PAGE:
The India-Pakistan border at Wagha. Indian trucks carrying wheat bound for Afghanistan will travel across Pakistan. Photo: WikiCommons

The three-week-long “anti-terror operation” undertaken by the Indian Army from October 11 in the Bhatta Durrian forest in Poonch district after the killing of nine soldiers, including two junior commissioned officers and two policemen, was billed as “one of the longest” in the history of the insurgency in Jammu & Kashmir.

Yet no Indian functionary or politician pointed a finger at Pakistan. This is despite the fact that on October 21, Pakistan was facing scrutiny in Paris at the plenary meeting of the multilateral watchdog known as the Financial Action Task Force (FATF) on money-laundering and terror financing.

Again, the state elections in Uttar Pradesh and Punjab are looming large on the political horizon and the Bharatiya Janata Party has not so far used Pakistan as its bogeyman during election campaigns. 

New Delhi has chosen instead to take the diplomatic initiative to engage Pakistan constructively, seeking transit facilities for transporting 50,000 metric tons of wheat as humanitarian assistance to Afghanistan. The crux of the matter is that New Delhi has shown a preference for the Pakistani route. 

Curiously, again, this initiative also overlapped the Indian government’s decision on the reopening of the Kartarpur Corridor – interestingly enough, with some Pakistani prompting

It now transpires that Pakistan has given the green light to the transit request for the Indian wheat to be transported to Afghanistan. The modalities are under discussion between New Delhi and Islamabad. Indeed, the Taliban leadership had earlier endorsed the Indian request for transit via the Wagah border.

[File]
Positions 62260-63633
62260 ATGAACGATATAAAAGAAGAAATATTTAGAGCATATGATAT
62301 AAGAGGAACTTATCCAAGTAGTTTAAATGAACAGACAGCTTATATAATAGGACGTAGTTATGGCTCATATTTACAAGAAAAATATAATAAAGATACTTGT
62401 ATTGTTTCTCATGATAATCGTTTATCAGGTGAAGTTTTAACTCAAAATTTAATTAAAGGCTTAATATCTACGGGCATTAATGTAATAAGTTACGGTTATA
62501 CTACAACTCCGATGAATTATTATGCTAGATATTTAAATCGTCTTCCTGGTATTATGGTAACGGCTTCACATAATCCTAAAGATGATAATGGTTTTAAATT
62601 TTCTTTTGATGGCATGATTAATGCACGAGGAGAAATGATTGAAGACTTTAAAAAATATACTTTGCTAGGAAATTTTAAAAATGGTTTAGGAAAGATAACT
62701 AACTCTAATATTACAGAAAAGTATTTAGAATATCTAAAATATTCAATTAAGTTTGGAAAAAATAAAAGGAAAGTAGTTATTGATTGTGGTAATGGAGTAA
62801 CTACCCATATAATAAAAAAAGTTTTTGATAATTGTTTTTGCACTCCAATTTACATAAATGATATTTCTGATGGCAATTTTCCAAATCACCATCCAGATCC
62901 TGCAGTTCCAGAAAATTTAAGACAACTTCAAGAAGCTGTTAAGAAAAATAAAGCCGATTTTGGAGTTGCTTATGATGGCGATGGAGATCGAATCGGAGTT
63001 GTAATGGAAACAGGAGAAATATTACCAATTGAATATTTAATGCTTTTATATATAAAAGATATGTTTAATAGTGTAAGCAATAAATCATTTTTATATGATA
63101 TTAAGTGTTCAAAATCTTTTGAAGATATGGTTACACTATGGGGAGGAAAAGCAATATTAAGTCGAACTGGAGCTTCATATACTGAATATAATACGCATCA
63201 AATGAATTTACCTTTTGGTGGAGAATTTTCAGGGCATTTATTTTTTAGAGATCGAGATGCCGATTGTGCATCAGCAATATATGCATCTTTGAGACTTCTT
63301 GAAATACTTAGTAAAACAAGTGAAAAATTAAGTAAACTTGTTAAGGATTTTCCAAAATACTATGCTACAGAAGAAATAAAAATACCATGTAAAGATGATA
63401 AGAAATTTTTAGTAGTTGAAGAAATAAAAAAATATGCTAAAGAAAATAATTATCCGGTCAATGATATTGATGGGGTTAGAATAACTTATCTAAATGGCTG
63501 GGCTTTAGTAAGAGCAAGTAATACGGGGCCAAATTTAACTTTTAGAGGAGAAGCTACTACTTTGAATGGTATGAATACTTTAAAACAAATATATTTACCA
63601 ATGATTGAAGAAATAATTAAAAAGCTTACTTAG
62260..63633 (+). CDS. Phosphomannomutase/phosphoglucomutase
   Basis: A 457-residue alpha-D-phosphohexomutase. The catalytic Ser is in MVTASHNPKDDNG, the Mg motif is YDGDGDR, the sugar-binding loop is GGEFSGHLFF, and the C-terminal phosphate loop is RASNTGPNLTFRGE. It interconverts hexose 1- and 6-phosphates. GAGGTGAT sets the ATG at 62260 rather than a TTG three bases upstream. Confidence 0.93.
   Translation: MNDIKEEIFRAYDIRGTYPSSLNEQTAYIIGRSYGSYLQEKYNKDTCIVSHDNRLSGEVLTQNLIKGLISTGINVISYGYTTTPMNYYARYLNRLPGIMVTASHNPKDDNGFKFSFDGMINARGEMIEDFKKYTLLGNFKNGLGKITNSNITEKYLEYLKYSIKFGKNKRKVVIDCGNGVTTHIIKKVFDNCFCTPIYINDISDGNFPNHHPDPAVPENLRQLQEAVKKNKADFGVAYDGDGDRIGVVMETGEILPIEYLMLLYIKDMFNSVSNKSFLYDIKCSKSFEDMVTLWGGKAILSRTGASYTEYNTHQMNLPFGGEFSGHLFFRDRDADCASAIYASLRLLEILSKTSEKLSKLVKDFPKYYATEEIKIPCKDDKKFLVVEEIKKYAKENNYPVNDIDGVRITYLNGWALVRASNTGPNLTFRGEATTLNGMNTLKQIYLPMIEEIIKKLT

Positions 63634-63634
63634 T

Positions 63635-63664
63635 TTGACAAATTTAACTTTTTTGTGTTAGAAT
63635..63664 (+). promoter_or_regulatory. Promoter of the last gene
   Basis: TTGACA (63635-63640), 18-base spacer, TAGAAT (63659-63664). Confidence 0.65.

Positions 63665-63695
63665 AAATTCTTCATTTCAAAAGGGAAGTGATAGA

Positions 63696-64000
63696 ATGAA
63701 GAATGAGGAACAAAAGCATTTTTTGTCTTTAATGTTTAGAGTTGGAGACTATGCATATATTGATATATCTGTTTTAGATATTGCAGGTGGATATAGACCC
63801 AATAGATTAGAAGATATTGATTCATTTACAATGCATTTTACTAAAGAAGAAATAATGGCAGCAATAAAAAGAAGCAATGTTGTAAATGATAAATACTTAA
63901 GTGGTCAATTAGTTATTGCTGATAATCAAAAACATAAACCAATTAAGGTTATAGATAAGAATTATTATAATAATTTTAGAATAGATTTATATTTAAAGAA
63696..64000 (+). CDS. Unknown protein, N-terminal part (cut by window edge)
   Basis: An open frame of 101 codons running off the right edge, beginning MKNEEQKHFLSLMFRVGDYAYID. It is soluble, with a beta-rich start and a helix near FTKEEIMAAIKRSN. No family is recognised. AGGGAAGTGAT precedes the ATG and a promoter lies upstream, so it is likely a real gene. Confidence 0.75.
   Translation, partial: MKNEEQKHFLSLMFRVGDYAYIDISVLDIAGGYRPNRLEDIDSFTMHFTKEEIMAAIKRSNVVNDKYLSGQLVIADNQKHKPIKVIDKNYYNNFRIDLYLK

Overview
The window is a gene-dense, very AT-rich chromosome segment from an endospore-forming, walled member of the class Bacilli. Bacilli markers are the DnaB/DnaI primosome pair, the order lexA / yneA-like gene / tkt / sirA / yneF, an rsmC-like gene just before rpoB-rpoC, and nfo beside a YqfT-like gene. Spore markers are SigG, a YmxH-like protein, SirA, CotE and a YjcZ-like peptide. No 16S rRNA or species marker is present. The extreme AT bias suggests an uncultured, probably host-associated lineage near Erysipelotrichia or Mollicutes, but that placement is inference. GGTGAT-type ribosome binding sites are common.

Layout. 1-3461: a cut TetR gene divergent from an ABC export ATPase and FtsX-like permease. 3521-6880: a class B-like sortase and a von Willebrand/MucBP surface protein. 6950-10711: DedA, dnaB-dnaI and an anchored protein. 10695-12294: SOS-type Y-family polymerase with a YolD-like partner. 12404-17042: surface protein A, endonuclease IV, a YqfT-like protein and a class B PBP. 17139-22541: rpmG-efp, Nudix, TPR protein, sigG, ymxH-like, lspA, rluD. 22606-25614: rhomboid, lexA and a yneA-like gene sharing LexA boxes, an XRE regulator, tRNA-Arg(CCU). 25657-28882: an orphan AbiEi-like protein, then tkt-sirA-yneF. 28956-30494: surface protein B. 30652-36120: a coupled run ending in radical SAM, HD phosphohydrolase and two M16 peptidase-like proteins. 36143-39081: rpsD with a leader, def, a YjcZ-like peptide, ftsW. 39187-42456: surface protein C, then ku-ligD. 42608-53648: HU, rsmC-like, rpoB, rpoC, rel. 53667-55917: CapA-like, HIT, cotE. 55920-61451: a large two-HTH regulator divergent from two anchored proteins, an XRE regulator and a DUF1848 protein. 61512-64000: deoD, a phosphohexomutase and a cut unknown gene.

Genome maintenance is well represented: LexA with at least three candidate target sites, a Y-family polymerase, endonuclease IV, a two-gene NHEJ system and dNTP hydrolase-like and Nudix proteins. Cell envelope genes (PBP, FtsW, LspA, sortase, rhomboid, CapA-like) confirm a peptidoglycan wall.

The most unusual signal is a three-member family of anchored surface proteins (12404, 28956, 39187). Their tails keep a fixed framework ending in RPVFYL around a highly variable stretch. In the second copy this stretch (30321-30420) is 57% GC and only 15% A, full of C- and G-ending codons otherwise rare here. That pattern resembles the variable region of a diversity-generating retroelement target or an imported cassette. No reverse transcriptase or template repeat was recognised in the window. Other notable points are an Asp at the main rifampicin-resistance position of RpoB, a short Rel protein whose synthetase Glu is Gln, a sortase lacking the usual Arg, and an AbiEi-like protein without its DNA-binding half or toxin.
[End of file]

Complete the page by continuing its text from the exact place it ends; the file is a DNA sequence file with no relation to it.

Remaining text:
Without doubt, the positive Pakistani response has profound implications, since Islamabad is de facto facilitating the commencement of a constructive engagement between New Delhi and the Taliban authorities in Kabul. 

The malnutrition department of the Indira Gandhi Children Hospital in Kabul on October 13, 2021. Both India and Pakistan are taking steps to avert a food shortage crisis in Afghanistan. Photo: AFP / Bilal Guler / Anadolu Agency

Humanitarian crisis

Put differently, Delhi, Islamabad and Kabul find themselves on the same page in regard to addressing the humanitarian crisis in Afghanistan.

The folklore used to be that India would prop up an anti-Taliban resistance movement all over again and that Pakistan would exorcise the Indian presence from Kabul. Both assumptions must now be set aside.

Delhi has come to accept the Taliban takeover in Kabul as a reality and seems increasingly unsure of its dogmatic view of the Taliban as a mere proxy of the Pakistani military and security establishment. 

While connecting these dots, what emerges is that the Indian government is rapidly adjusting to the undercurrents in the Western strategy to re-engage with the Taliban and Pakistan. Basically, the Indian government never really “decoupled” its policies from the US strategy.

The resumption of talks in Doha last weekend between US and European Union representatives and the Taliban indicates that the Western powers are shifting gear. What gives impetus in this direction are two things.

First, unless the humanitarian situation is addressed urgently and the collapse of the Afghan banking system is averted by creating liquidity in the economy, a refugee flow out of the country is in the cards. 

Second, the terrorist groups operating in Afghanistan are stepping up and the Taliban are hard-pressed to counter them.

Both are highly consequential scenarios for international security. 

Then there is the overarching Western concern that a protracted absence from Kabul can only work to the advantage of China and Russia – and Iran.